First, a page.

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June 8, 2009

Waterhouse, Alfred (1830-1905)

waterhouse_alfredWaterhouse was particularly associated with the Victorian Gothic revival. He is perhaps best known for his design for the Natural History Museum in London, although he also built a wide variety of other buildings throughout the country. Financially speaking, Waterhouse was probably the most successful of all Victorian architects. Though expert within Gothic and Renaissance styles, Waterhouse never limited himself to a single architectural style. Waterhouse was born on the 19th July 1830 in Aigburth, Liverpool, the son of wealthy mill-owning Quaker parents. He was educated at the Quaker run Grove School in Tottenham near London. He studied architecture under Richard Lane in Manchester, and spent much of his youth travelling in Europe and studying in France, Italy and Germany. Upon his return to England, Alfred set up his own architectural practice in Manchester.

Waterhouse continued to practice in Manchester for 12 years, until moving his practice to London in 1865. Waterhouse’s earliest commissions were for domestic buildings, but his success as a designer of public buildings was assured in 1859 when he won the open competition for the Manchester Assize Courts. This work not only showed his ability to plan a complicated building on a large scale, but also marked him out as a champion of the Gothic cause. In 1865, Waterhouse was one of the architects selected to compete for the Royal Courts of Justice. The new University Club was undertaken in 1866. In 1868 and nine years after his work on the Manchester Assize Courts, another competition secured for Waterhouse the design of Manchester Town Hall, where he was able to show a firmer and more original handling of the Gothic style. The same year he was involved in rebuilding part of Caius College, Cambridge; this was not his first university work, for he had already worked on Balliol College, Oxford in 1867, and the new buildings of the Cambridge Union Society, in 1866.

Waterhouse received, without competition, the commission to build the Natural History Museum in South Kensington (1873-1881), a design which marks an epoch in the modern use of architectural terracotta and which was to become his best known work. Waterhouse’s other works in London included the National Liberal Club (a study in Renaissance composition), University College Hospital, the Surveyors’ Institution in London’s Great George Street (1896), and the Jenner Institute of Preventive Medicine in Chelsea (1895).

From the late 1860s, Waterhouse lived in the Reading area and was responsible for several significant buildings there. These included his own residences of Foxhill House (1868) and Yattendon Court (1877), together with Reading Town Hall (1875) and Reading School (1870). Foxhill House is still in use by the University of Reading, as are his Whiteknights House (built for his father) and East Thorpe House (built in 1880 for Alfred Palmer).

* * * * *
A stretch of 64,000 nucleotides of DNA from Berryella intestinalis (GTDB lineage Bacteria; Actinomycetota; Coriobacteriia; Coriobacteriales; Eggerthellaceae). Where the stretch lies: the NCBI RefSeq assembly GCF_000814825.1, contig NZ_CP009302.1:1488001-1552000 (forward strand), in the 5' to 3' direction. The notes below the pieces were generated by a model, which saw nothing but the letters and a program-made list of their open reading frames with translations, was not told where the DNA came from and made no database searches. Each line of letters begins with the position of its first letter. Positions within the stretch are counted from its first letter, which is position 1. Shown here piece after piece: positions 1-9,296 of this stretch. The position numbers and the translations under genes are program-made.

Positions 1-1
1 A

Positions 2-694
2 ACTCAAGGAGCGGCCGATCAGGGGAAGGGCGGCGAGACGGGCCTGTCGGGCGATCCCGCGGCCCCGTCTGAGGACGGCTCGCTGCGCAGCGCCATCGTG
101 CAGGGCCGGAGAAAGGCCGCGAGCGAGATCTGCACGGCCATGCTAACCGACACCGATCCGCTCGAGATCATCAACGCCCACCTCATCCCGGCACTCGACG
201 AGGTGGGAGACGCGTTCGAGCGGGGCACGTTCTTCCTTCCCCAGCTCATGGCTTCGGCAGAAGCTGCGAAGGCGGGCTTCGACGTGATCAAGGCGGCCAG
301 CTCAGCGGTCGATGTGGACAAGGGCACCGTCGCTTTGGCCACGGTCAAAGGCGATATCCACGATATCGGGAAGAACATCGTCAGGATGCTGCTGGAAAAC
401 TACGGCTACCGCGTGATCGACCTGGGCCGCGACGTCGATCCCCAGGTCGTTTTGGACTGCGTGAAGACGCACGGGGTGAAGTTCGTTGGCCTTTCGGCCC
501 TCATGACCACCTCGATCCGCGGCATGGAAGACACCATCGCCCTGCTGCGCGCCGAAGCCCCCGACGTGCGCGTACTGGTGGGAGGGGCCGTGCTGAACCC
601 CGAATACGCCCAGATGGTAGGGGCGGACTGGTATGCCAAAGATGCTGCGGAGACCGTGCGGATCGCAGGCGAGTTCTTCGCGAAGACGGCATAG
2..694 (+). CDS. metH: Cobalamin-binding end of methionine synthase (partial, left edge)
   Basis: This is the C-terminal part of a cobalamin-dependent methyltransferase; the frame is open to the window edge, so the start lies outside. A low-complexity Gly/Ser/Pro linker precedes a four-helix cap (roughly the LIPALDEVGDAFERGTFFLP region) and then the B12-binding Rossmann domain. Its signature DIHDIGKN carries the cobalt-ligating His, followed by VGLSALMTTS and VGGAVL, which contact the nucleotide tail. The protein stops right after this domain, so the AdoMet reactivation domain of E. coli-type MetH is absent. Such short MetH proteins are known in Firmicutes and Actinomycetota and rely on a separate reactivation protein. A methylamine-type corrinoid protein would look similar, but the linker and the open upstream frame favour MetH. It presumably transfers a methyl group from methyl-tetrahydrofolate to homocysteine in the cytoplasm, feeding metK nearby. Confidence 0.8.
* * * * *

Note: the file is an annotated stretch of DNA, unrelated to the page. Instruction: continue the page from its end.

Other educational buildings designed by Waterhouse include Yorkshire College, Leeds (1878), the Victoria Building for the Liverpool University College (now University of Liverpool) (1885), St Paul’s School in Hammersmith (1881); and the Central Technical College in London’s Exhibition Road (1881).

Among works not already mentioned are the Cambridge Union building and subsequently a similar building for the Oxford Union; Strangeways Prison; St Margaret’s School in Bushey; the Metropole Hotel in Brighton; Hove Town Hall; Knutsford town hall; Alloa Town Hall; St. Elisabeth’s church in Reddish; Darlington town clock, covered market hall and Backhouse’s Bank (now Barclay’s Bank); the King’s Weigh House chapel in Mayfair, Hutton Hall in Yorkshire, St. Mary’s Church in Twyford, Hampshire (1878) shows interestingly similar patterning to the Natural History Museum and was designed at the same time.

Waterhouse became a fellow of the Royal Institute of British Architects in 1861, and was President from 1888 to 1891. He obtained a grand prix for architecture at the Paris Exposition of 1867, and a “Rappel” in 1878. In the same year he received the Royal Gold Medal of the Royal Institute of British Architects, and was made an associate of the Royal Academy, of which body he became a full member in 1885 and treasurer in 1898. He was also a member of the academies of Vienna (1869), Brussels (1886), Antwerp (1887), Milan (1888) and Berlin (1889), and a corresponding member of the Institut de France (1893). After 1886 he was constantly called upon to act as assessor in architectural competitions, and was a member of the international jury appointed to adjudicate on the designs for the west front of Milan Cathedral in 1887. In 1890 he served as architectural member of the Royal Commission on the proposed enlargement of Westminster Abbey as a place of burial.